“What should I plant” is the most frequently asked question I receive from people who’d like to attract more wildlife to their gardens. We have already discussed the top 10 woody plants to attract wildlife to your Ecosystem Garden. Now we”ll delve into the best herbaceous species.
These plants have been chosen based on a study by Doug Tallamy and Kimberley Shropshire, who painstakenly reviewed a mountain of scientific literature to determine the amount to which Lepidopteran species used various plants. Lepidoptera (Butterflies and Moths) are among the most studied insects, making them an easy choice in determing plant use by insects. Plant use by butterflies and moths is correlated with high usage by other insects and wildlife as well.
To find the most appropriate native species of each of these families of plants, the USDA plants database and the Ladybird Johnson Wildflower Center plants database are the best resources. Search for each family and then use the range maps and plant descriptions to choose species that are the best match for your area and conditions.
Drumroll please. Here’s the 10 best herbaceous plants for your wildlife garden:
- Goldenrod (Solidago), support 115 species. 125 Goldenrod species occur throughout the US. Goldenrod is used by many insects and spiders and birds who feed on the seeds and insects. No autumn garden is complete without several species of goldenrod bending in the breeze.
- Aster (Aster), support 112 species. This is a huge family, with species that thrive in prairie, meadow, pasture, roadside, and woodland environments. There are both spring and fall blooming species which means that you should choose a wide variety of species. Try to avoid the cultivars and opt instead for true native species. The asters provide abundant pollen and nectar for bees and butterflies and are a wonderful choice for any wildlife garden.
- Sunflower (Helianthus), support 73 species. When thinking of sunflowers, it is common to call the large-headed, many-seeded annual cultivars to mind, but there are many native perrenial species as well. The plants provide lots of nectar and pollen, and the seeds are eaten by many birds and other wildlife. Try a mix of native perrenial species with several annual species as well.
- Joe Pye (Eupatorium), support 42 species. Joe Pye is one of the best native alternatives for invasive Butterfly Bush, and includes Boneset, Snakeroot, and many species of Joe Pye. They produce a lot of nectar and pollen, making them an excellent choice for a pollinator garden.
- Morning Glory (Ipomoea), support 39 species. You must be very careful with morning glory because there are many introduced varieties which can be extremely invasive. When choosing a Morning Glory for your garden, it MUST be native to your area, or you will regret planting it. Please research your choice very carefully. Check with the native plant society in your state for guidance.
- Sedges (Carex), support 36 species. Many native sedges are considered threatened or endangered in the U.S., so your planting of them will help to protect them in addition to providing for wildlife. Sedges work in grassland, prairie, and woodland environments. We often neglect these species when planning our gardens for wildlife, but grasses and sedges are an essential element for wildlife in our gardens.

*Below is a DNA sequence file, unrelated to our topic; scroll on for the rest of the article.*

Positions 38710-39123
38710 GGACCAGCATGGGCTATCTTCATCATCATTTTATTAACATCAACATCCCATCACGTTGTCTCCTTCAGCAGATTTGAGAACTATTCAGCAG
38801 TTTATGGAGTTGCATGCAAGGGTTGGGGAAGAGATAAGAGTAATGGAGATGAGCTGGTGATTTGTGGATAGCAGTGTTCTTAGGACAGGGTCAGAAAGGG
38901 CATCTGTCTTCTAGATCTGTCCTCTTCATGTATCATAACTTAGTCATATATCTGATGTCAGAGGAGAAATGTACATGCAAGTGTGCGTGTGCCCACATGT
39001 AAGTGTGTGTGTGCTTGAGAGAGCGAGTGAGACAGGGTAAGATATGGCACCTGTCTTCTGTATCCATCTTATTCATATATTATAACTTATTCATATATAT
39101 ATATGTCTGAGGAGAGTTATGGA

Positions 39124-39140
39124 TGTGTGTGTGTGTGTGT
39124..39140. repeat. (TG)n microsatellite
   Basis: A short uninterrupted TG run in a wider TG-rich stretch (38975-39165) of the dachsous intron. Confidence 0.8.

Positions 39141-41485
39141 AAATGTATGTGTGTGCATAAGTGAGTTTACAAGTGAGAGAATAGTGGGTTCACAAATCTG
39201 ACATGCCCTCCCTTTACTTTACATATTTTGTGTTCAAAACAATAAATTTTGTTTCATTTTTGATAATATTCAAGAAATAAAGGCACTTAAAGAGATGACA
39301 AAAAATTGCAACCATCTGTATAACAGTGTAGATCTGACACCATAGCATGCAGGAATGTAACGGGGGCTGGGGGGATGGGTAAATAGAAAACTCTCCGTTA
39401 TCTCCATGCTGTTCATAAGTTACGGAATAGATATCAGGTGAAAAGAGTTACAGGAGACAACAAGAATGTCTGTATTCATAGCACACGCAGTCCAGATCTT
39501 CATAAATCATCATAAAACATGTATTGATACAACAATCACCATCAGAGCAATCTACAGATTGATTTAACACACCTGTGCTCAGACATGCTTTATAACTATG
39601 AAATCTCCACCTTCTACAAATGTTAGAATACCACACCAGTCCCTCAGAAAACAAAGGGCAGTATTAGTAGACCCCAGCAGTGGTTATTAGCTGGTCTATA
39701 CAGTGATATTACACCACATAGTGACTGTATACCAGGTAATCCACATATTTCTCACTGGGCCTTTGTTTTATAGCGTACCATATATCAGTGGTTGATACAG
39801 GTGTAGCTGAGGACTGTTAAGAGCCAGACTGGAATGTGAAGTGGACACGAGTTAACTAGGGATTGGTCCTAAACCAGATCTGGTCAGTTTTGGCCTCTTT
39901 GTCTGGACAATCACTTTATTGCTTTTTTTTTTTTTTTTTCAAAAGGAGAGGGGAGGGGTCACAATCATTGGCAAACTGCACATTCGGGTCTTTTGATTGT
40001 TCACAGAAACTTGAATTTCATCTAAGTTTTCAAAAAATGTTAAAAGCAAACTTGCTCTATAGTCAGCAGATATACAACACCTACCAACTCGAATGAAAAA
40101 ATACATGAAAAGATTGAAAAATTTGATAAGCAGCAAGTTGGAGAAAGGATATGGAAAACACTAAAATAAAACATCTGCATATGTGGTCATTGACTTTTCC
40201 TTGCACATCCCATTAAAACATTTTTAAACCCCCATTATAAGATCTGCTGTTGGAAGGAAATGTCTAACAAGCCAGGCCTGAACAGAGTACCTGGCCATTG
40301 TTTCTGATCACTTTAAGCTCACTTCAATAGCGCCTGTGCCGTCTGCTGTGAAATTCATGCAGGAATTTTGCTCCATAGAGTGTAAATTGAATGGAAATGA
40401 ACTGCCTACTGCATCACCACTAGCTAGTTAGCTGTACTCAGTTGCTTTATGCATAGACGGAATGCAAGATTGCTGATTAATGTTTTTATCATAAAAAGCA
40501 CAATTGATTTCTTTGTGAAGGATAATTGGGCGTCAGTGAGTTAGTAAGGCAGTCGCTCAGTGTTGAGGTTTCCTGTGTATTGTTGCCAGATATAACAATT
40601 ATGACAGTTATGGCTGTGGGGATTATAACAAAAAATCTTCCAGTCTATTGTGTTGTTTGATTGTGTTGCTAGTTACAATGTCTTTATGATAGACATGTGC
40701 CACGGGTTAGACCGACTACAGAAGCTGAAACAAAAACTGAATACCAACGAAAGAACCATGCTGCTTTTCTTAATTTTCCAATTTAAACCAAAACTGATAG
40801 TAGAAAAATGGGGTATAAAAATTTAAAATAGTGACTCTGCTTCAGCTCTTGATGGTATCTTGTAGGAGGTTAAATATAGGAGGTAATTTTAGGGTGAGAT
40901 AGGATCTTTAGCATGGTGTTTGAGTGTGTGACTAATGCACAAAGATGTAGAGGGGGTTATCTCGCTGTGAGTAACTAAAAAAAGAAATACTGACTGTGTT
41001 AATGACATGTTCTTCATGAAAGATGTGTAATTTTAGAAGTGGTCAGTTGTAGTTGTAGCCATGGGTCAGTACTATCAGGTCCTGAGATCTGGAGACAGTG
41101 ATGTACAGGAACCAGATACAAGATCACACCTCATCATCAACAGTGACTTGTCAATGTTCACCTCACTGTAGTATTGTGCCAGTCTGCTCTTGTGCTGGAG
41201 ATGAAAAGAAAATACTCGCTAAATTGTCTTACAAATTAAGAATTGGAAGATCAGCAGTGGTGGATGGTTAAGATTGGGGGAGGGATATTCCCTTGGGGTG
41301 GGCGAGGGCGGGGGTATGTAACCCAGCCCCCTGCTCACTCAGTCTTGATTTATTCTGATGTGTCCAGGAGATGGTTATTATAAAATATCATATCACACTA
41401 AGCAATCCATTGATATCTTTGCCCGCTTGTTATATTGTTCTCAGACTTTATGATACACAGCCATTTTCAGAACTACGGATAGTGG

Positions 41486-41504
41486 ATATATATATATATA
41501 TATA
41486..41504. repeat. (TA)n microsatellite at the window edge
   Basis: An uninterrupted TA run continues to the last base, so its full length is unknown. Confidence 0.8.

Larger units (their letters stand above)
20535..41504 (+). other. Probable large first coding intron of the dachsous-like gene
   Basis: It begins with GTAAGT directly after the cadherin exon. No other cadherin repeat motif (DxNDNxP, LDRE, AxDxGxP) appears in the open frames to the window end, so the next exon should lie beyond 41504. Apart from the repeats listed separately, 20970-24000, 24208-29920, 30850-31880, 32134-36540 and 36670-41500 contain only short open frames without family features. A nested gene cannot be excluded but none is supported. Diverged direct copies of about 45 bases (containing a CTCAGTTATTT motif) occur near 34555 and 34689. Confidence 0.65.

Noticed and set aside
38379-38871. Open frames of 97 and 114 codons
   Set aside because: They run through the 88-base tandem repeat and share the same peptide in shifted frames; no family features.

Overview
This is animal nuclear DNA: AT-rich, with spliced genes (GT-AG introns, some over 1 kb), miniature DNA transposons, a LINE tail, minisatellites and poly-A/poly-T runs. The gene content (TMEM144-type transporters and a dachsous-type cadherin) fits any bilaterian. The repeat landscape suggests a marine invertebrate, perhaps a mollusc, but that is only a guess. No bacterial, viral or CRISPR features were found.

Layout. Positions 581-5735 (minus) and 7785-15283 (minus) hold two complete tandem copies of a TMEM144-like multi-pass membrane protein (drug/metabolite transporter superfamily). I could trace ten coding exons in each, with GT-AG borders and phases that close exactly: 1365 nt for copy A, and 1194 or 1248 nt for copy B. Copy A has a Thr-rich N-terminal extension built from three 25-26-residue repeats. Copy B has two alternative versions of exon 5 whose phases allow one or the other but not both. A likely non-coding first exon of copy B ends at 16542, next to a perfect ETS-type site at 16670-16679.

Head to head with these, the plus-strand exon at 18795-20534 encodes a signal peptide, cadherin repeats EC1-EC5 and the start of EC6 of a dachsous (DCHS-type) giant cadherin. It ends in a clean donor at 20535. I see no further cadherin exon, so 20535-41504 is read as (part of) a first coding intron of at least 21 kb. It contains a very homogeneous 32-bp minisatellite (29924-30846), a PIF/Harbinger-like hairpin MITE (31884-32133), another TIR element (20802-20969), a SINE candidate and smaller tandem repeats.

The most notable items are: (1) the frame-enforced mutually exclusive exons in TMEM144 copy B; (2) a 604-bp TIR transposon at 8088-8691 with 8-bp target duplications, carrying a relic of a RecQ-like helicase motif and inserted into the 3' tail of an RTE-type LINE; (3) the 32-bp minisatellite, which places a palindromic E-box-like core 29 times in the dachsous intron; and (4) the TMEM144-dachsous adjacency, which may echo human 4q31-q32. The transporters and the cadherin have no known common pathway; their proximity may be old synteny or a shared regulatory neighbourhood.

- Honeysuckle (Lonicera), support 36 species. Do not plant Japanese Honeysuckle! Please check carefully to ensure that you are choosing Lonicera species that are native to your area because there are several very invasive alien honeysuckles wreaking havoc in many ecosystems. Native species are wonderful for hummingbirds and butterflies.
- Lupine (Lupinus), support 33 species. Several endangered butterflies, such as the Karner Blue, are reliant on species from this family. Check with your state native plant society to determine which species will be most appropriate for your garden.
- Violets (Viola), support 29 species. Violets are host plants for one of my favorite groups of butterflies, the Fritillaries, many of which are endangered. Choose several species for early spring color and wildlife habitat
- Geraniums (Geranium), support 23 species. This does not mean those hanging baskets you can buy at the grocery store. You want to find native species that are best for your location.
There are many reliable native plant nurseries in the U.S. and by choosing your plants from these sources, you are better guaranteed to be using the most appropriate plants for your Ecosystem Garden. Plus, you are supporting a business that has made native plants a priority. This cannot be said about the garden center at Walmart or Home Depot. Support a local business.
See also Top 10 Native Woody Plants for Ecosystem Gardening
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I want to thank you for exposinging me to plants that will "fill in" with my attempts to use native plants from my region. Also thank you for the resources, and interesting nativr gardeners.
As a list lover, I appreciate the presentation of top plant species by wildlife use. People who think they love nature rarely if ever take the time to explore how they can do their part to preserve our declining ecosystem. I see fewer and fewer birds all the time. On Saturday I attended a community market in a small town where I used to enjoy watching birds flitting around trees. Not one bird did I see that day. Yes, habitat destruction has been with us for way too long. And insecticide spraying. My suspicions are that ElectroSmog is deterring or killing wildlife. Cell towers and miniaturized transmitters. And it is everywhere.
Can you suggest what part of the planting pyramid could be devoted to food for humans?